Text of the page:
Back in 2003, the makers of Sandcastles had cottoned on to the illusory nature of global capital markets, in which herd behaviour can tank a firm or an entire country in the time it takes to order lunch. How can a system that contingent be “real”? Buddhism holds that the nature of reality is both transient and relational; all things have existence only by virtue of their relationship to other things, none of which are permanent. There is no fixed self, only a stream of continuous perceptions, according to Buddhists. That notion is echoed in the film by sociologist Saskia Sassen: “It’s not that there are $83 trillion (in the global capital markets). It is essentially a continuous set of movements. It disappears and it reappears.” We might as well be talking about virtual particles in a supercollider, or angels dancing on the head of a pin.
Eastern philosophy, however, has little to say about remedying institutional problems or putting shackles on the guys who burned through billions of shekels. This mess wasn’t about a bunch of poor, black homeowners taking down the global economic system. In his revealing study of the market meltdown, former Saloman Brothers employee and author Michael Lewis argues that the subprime mortgages were only the front end of the scam. Some investment banks encouraged short-selling against the subprime-bundled securities, in effect inviting side bets on the failure of the very financial instruments that helped drive the US residential real estate bubble. Why would anyone do such an insane thing? Because, Lewis says, the jig was up on sub primes – the players at the top were running out of suckers in the mortgage loans market to fuel their casino capitalism, but they could squeeze some more bucks out of multiplied bets that hedged on the subprime loans’ predictable collapse.
And that takes us right back to belief systems – or as writer Robert Anton Wilson abbreviated them, BS. The current mess isn’t an aberrant form of capitalism. It’s business as usual. In his crisis of faith before Congress, former federal reserve Alan Greenspan said he now believes he was mistaken to think that financial institutions would self-regulate. Somehow, 83-year-old Greenspan failed to learn anything from Enron, the Savings and Loan scandal and the 1980s HUD scandal, to say nothing of the Great Depression.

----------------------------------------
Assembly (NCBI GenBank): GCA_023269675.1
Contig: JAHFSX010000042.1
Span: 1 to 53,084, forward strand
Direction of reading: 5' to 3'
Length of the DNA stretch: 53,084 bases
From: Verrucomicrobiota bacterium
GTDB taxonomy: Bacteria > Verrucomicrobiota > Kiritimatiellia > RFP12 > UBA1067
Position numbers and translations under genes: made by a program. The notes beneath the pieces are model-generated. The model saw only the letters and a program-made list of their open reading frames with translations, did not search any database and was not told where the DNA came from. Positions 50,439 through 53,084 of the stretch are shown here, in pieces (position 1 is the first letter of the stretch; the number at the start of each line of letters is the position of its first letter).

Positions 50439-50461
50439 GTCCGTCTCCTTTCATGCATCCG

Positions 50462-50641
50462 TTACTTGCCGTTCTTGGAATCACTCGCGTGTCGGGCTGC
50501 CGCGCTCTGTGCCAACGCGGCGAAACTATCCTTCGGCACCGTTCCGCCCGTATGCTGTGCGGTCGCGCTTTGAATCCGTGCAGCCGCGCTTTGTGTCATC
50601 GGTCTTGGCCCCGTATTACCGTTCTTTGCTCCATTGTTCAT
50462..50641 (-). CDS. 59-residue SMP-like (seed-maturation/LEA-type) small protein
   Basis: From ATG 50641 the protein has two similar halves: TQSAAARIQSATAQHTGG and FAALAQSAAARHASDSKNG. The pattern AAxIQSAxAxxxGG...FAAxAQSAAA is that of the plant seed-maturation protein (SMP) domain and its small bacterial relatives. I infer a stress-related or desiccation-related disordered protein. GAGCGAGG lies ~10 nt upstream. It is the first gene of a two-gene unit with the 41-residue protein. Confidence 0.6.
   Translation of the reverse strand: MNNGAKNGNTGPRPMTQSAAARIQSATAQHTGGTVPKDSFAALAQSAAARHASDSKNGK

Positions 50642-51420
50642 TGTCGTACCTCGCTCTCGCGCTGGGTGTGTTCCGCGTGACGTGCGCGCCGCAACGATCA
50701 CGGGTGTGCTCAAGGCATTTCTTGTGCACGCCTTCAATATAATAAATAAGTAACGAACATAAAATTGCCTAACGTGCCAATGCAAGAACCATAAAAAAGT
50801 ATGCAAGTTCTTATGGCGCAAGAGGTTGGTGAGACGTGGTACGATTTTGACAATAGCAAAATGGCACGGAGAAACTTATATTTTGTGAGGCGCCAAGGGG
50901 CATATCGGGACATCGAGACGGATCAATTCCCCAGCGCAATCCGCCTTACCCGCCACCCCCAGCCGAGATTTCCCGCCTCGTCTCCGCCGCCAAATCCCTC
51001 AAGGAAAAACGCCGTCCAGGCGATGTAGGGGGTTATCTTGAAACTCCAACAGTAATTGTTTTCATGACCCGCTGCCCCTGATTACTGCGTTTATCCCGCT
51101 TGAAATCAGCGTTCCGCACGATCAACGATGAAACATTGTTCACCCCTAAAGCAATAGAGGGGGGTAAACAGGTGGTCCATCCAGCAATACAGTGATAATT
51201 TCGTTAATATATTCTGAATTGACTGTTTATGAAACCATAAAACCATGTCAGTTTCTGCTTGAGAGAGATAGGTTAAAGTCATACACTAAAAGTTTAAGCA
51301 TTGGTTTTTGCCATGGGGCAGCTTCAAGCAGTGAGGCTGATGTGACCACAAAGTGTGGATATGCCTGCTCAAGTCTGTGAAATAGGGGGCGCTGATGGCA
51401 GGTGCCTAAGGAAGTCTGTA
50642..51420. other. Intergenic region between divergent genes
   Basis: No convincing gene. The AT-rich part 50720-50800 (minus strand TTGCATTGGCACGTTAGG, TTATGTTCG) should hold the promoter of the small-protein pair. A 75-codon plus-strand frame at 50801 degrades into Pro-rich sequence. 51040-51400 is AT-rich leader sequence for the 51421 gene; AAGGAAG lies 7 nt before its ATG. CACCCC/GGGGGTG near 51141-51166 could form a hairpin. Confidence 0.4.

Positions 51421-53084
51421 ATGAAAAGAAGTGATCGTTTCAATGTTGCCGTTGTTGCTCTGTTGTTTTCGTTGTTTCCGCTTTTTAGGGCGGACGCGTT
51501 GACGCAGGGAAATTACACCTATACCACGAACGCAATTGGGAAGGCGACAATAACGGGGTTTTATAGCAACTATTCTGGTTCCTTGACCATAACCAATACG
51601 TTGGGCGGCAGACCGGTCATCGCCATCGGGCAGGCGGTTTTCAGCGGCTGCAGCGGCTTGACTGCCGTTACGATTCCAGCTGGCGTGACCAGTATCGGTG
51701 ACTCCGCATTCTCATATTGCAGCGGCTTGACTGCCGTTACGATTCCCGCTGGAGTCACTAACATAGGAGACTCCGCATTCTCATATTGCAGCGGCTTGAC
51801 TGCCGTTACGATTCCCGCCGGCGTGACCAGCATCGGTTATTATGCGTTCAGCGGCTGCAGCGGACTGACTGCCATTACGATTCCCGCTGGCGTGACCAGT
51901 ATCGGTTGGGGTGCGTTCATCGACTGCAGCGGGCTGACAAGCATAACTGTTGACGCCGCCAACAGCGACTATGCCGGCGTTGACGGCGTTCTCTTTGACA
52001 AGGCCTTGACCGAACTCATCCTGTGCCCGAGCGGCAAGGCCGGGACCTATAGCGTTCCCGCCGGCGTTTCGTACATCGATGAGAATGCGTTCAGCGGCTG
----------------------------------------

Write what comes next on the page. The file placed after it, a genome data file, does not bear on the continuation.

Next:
Every few decades or less there’s a whole new crop of true believers looking to win big, through tulips, swampland, tech stocks, residential real estate, energy trading, you name it. And with every downturn, there’s yet another massive transfer of wealth from the rubes to the upper tiers of society. Today, the crises are systemic and inherent in the nature of capital. The process of peak and crash is as dependable as a mass death of June bugs. But there are always the gentlemen gaming the system, who have the inside knowledge of how to profit from the inevitable crash. This time around, if it weren’t subprime “tranches” and “black box’ derivatives, it would have been something else.
If the sheeple should have learned anything throughout this most recent fleecing – and we aren’t even halfway through this romp in the pasture – it’s that a little scepticism and a refusal to follow the herd is a healthy thing. Particularly since the shears are getting sharper and the fleecings more frequent.
The rule of law is based on the rational expectation that business transactions can be made in good faith and that legally binding agreements will be enforced by the state. That belief has been deeply shaken in North America and beyond, especially now that millions of jobs are evaporating across North America and the architects of this mess feather their nests with multimillion-dollar bonuses.
Credit comes from the Latin, credo – “believe, trust.” What happens when enough of us in the industrialized West stop believing not just in the stock market and big banks, but also in university economics departments, corporations, law enforcement agencies, the legal profession, government, the mainstream media, public relations departments and organized religion? Not that these entities deserve our unquestioning faith, or ever did. But if enough rubes became refuseniks, what would rush in to fill the vacuum – a “failed state” scenario or a revolutionary chance at what philosopher Morris Berman calls “the reenchantment of the world”? If we start to think of our social construction of reality as no more real than a Hollywood film set, will the ground disappear from beneath our feet? Would it be like no longer believing in gravity and finding ourselves floating weightless in the air? Perhaps after immense disruptions to society, we would discover who we really are as human beings, once we rule out who we really aren’t.
On her blog, Penney describes herself sitting in a small kitchen, “writing with lunatic speed.” She hops out a couple of times a day “to drive around the ‘hood trying to pick up a wireless signal on my laptop so I can email out to the world. No phone, no ‘net, no cable – it’s my new way of life.” Perhaps she won’t be out on the streets after all. Her blog efforts have paid off with a book deal, but she continues to wonder how the rule of law went sideways in the case of Madoff, who’s now confined to the swank New York penthouse that’s in his wife’s name.
Penney’s words could be a coda for the continuing lack of accountability for the market collapse on Wall Street and Washington: “Once again, I ask, can somebody please tell me why the Mother of all [#@&!@%] is still not in jail????”